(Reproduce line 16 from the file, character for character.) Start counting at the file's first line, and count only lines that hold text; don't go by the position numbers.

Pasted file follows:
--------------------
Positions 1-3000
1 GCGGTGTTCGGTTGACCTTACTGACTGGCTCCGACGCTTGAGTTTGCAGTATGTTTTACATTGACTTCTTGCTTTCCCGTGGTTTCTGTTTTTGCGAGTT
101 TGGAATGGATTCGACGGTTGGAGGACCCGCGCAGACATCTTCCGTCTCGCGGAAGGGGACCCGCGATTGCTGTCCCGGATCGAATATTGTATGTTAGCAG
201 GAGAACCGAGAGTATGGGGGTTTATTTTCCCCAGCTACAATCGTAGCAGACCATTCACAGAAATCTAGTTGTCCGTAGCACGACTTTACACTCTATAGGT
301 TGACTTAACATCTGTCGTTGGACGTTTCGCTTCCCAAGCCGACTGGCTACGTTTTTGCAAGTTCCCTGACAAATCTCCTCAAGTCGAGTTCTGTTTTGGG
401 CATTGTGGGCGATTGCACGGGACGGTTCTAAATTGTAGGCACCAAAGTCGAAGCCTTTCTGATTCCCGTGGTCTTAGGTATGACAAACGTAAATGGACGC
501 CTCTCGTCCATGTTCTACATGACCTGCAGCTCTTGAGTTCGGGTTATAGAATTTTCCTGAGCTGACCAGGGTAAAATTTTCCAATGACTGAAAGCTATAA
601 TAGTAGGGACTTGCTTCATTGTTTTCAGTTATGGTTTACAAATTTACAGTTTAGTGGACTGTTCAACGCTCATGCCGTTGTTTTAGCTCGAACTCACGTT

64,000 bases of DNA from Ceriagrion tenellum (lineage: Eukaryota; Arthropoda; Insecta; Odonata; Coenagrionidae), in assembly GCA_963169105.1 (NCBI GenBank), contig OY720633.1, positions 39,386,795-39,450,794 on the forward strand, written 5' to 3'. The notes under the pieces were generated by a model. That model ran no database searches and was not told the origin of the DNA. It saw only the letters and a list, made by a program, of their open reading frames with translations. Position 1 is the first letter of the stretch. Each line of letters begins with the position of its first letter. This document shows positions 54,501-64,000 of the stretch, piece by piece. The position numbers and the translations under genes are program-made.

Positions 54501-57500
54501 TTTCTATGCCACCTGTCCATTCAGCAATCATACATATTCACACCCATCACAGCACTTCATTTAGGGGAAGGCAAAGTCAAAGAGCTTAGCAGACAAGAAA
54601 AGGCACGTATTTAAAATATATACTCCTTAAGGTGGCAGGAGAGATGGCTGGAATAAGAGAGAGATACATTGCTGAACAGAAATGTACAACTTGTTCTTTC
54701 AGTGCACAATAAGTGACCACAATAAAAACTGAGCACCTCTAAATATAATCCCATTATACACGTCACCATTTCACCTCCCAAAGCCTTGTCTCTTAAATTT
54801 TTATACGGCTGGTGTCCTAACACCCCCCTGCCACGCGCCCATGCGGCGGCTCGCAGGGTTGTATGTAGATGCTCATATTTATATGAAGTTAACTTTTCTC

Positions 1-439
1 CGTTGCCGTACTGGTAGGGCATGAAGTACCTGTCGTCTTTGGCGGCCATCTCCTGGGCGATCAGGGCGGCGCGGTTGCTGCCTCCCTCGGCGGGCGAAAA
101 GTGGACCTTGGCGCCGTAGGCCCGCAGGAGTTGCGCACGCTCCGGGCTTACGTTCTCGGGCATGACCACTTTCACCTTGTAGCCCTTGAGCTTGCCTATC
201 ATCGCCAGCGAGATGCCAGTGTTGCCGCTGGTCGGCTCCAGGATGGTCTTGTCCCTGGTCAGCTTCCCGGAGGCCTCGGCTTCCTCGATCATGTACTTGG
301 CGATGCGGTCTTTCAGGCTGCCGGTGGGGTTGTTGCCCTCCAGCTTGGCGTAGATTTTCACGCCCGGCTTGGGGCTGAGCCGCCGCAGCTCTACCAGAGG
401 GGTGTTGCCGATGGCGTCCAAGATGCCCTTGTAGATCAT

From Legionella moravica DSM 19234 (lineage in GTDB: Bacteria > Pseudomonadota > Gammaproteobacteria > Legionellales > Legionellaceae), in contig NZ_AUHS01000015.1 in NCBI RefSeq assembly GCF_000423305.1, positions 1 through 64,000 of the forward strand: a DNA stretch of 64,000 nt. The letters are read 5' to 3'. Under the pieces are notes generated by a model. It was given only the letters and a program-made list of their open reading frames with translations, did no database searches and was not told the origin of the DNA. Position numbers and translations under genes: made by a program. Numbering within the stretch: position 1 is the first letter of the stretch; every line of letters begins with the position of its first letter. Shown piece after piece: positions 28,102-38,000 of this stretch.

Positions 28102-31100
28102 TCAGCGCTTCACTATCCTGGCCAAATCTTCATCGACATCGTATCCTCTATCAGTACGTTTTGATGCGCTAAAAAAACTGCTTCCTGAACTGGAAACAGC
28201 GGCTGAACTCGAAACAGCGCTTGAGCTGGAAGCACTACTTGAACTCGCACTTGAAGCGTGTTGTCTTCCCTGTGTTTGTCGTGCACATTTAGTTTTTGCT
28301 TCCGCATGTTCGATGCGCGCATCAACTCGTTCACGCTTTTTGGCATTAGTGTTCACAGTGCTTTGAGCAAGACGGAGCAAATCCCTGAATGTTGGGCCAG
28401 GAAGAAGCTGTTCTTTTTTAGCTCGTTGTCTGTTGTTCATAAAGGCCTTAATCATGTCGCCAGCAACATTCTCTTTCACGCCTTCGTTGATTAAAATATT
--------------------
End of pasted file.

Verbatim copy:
1 CGTTGCCGTACTGGTAGGGCATGAAGTACCTGTCGTCTTTGGCGGCCATCTCCTGGGCGATCAGGGCGGCGCGGTTGCTGCCTCCCTCGGCGGGCGAAAA